Slow down – Allow yourself time to listen and reflect. Allow yourself time to consult with other leaders. Leave time for a new idea to appear. And remember that it takes time to guide an organization in a new direction; whether away from fear and anger about something that has happened or toward a new vision for your RE program or a new facility. Do not be in a hurry. It will not help. 

Involve people – There’s some wisdom in the thought that anything that can be done by one person is better done by three – especially if you want engagement and follow through on a great idea.  Be intentional about inviting and engaging people you might not normally have in your own social circle. Work to ensure that new members are invited to participate and that you are seeking input from people who are different than you. Look at the diversity on your Board, your committees, and your task forces. If it would benefit you to reach out more to those who are LGBTQ, or parents, empty nesters, single people or people of color, then do it. Your invitation can mean so much to someone who may be on the fringes of your congregation.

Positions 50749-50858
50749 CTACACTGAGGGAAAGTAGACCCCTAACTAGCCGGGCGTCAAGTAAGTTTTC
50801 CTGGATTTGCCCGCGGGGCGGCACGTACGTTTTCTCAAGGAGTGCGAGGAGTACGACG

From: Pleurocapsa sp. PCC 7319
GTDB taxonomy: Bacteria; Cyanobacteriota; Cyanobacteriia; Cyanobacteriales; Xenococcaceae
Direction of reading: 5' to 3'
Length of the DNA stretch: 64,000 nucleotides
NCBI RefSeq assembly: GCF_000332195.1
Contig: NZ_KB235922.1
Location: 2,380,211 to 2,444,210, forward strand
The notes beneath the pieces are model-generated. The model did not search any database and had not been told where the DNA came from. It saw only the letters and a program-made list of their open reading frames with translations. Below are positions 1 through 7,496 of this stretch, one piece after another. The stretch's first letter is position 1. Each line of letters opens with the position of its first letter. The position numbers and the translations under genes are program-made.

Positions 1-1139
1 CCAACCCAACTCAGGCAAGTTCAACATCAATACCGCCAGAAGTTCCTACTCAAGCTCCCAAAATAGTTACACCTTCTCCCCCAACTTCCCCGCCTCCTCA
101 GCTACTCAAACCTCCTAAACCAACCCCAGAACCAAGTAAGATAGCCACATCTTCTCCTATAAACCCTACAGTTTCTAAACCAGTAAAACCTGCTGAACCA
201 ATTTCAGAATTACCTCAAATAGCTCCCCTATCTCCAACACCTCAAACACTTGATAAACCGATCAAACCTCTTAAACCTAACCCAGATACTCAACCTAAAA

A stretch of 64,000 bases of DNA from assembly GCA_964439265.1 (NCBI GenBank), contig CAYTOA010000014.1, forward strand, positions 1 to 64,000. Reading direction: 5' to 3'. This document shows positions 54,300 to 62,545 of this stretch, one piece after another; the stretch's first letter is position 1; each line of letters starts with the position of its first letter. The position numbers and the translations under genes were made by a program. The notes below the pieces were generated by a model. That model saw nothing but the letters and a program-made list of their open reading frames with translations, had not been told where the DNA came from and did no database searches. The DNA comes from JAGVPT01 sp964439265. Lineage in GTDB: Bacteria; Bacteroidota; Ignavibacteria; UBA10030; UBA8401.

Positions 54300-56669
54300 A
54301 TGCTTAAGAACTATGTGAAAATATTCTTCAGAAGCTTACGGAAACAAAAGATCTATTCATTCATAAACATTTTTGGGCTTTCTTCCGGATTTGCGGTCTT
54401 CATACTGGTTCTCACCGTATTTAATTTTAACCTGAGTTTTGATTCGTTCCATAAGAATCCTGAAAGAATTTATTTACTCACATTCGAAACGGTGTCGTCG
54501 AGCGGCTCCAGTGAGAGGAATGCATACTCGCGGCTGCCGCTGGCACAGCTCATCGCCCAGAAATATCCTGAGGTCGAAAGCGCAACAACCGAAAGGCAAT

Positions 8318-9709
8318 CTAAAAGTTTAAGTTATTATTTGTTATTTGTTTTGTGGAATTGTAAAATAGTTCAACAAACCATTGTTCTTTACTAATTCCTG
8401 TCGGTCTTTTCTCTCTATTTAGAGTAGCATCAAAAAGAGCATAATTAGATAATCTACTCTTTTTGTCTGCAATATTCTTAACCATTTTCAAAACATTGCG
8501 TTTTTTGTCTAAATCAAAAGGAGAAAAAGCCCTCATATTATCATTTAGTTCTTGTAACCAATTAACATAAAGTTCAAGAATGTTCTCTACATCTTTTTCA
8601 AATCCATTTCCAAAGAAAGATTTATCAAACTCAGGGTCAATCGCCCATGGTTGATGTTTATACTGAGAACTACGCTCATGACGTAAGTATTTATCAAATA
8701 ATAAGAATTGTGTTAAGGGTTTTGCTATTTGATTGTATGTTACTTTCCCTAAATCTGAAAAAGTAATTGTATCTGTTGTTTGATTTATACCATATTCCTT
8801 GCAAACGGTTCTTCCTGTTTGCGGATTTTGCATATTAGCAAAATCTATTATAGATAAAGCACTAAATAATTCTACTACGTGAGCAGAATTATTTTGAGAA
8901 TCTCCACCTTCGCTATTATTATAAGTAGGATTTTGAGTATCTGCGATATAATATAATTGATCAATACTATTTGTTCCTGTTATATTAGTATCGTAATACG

Remember, you can’t do everything – Delegate. Don’t take on everything that shows up in your email or in an after-church conversation. You will only wear yourself out and set an unhealthy precedent for the person who follows you. You want to build capacity for leadership in your congregation. You want more people able and willing to step up. Hand off the things that you can to others who have interest and expertise.